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Archive for March 17th, 2010

Performing Updates With CSMongo

with 7 comments

I got some good questions earlier today about how to perform updates on records in CSMongo. Rather than doing a short answer in a comment I figured a full post about it might be more helpful. While playing with this I made some changes to the code so if you have a previous version then you’re going to want to update to the newest version.

CSMongo has a couple ways available to update records right now. One is after you have made a selection from a database and the other is a query sent to the database.

Update After Selection

If you’ve used LINQ to SQL before then you know that you can load database objects into memory, modify them and then submit the changes and like magic your records are updated… maybe not *real* magic but I was still impressed the first time I saw it…

CSMongo allows for a similar approach when performing updates on documents loaded from the database. For example, here is how we could load a set of users, modify them and then issue back our changes.

//connect to the database
using (MongoDatabase database = new MongoDatabase(connectionString)) {

    //load a set of records
    MongoCollection collection = database.GetCollection("drivers");
    //select a set of records
    var drivers = collection.Find()
        .Greater("age", 16)

    //make some changes
    drivers.Apply(new {
        canDrive = true

    //submit the changes


This code load in a set of records and saves their reference to the collection (which is also managed by the MongoDatabase class in case you were wondering). This allows you to make changes to your object in multiple places and then call SubmitChanges to apply everything you’ve done.

When the record is first loaded a hash is created of the object which is used to check for changes which means that if you don’t change anything, or if values are set but not actually different then the update request is never sent.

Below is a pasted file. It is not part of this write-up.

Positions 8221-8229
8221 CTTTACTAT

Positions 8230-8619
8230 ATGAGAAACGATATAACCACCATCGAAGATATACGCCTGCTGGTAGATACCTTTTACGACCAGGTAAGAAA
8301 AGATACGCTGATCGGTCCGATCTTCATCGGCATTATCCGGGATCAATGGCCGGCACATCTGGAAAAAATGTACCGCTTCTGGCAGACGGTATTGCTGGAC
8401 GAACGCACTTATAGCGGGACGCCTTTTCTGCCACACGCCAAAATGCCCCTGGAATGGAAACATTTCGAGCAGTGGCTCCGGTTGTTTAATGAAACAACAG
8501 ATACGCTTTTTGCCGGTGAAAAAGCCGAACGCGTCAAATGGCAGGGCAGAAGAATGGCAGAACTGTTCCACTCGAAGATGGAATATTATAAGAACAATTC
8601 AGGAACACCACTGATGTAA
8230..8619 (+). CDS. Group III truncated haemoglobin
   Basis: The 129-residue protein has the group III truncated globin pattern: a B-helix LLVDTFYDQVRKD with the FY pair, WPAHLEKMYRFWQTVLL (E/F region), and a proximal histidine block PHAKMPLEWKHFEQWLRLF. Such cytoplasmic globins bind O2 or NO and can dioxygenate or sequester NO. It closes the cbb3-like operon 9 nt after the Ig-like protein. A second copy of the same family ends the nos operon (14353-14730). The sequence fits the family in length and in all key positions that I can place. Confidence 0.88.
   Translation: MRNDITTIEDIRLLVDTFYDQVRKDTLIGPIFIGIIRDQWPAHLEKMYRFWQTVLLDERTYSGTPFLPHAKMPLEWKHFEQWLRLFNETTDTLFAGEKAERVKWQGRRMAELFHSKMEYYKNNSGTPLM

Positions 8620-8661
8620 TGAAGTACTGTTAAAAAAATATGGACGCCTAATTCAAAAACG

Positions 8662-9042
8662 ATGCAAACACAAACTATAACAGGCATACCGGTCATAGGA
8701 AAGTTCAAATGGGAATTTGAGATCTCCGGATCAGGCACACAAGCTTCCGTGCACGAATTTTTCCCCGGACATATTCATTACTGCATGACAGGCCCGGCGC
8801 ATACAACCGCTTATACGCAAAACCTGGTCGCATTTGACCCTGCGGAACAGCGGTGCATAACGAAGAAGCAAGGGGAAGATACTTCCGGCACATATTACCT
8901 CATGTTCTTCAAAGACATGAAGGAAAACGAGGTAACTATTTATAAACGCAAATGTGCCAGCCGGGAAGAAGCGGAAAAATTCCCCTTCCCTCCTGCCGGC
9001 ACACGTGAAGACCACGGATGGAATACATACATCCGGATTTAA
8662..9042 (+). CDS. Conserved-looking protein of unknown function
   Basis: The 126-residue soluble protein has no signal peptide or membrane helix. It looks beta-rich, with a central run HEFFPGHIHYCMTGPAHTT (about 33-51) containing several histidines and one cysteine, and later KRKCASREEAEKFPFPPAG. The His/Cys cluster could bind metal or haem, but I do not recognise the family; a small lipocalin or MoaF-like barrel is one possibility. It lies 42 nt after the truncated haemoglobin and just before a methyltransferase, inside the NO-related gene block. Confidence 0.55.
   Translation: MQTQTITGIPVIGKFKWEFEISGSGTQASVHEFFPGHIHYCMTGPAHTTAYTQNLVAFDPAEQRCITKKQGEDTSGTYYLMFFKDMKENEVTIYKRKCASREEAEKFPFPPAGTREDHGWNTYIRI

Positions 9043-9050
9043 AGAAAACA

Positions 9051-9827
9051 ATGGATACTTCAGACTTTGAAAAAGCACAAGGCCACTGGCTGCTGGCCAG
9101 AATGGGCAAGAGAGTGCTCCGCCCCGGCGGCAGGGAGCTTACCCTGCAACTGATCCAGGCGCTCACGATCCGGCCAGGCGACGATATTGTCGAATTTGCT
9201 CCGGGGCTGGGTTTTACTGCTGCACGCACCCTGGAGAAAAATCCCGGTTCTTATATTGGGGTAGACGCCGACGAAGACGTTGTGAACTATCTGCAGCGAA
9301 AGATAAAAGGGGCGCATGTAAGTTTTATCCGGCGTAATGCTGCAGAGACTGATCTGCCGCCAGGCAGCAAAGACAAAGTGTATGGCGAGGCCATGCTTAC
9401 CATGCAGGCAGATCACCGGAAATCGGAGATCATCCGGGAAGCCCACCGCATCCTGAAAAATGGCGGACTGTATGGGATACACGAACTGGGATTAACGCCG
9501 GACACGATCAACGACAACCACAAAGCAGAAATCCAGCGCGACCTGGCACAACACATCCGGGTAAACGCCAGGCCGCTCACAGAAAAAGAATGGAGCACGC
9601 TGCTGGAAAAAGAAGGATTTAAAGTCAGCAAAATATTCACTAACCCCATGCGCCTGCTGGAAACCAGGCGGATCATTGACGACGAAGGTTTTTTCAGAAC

It is also important to realize that MongoCollection.SubmitChanges() only sends updates for the collection that is called on whereas MongoDatabase.SubmitChanges() checks all of the collections that have been loaded and attempts to apply their changes. This is actually one of the advantages to using the MongoDatabase to create instances of your MongoCollection since it can automatically handle checking for changes.

In this last example we don’t actually use any of the information in the record which makes loading it into memory first rather pointless which leads us into the next type of update.

Immediate Updates

Sometimes when you want to change records you don’t want to have to load them first. Sometimes you simply want to perform and update for a bunch of matching records that meet a certain condition. In that instance you can issue an update immediately from a MongoQuery.

The example we used above is a good example where sending an update would be better than loading the records first. There isn’t a lot that changes but what happens in the background is much different.

//connect to the database
using (MongoDatabase database = new MongoDatabase(connectionString)) {

    //issue the query directly from the database level
        .Greater("age", 16)
        .Set(new {
            canDrive = true


You can also perform an update directly from the MongoCollection by using the Find() command, which starts a MongoQuery that can be used for the update.

You may notice that this example doesn’t have a call to SubmitChanges() in it — That’s because when I say immediate then by golly, I mean right away! In fact, if I remember correctly ever command on the MongoDatabase level is evaluated immediately.

Anyways, CSMongo is still early in development so if anyone has some additional ideas how to handle these updates then I’m certainly interested in what you think.

Written by hugoware

March 17, 2010 at 10:04 pm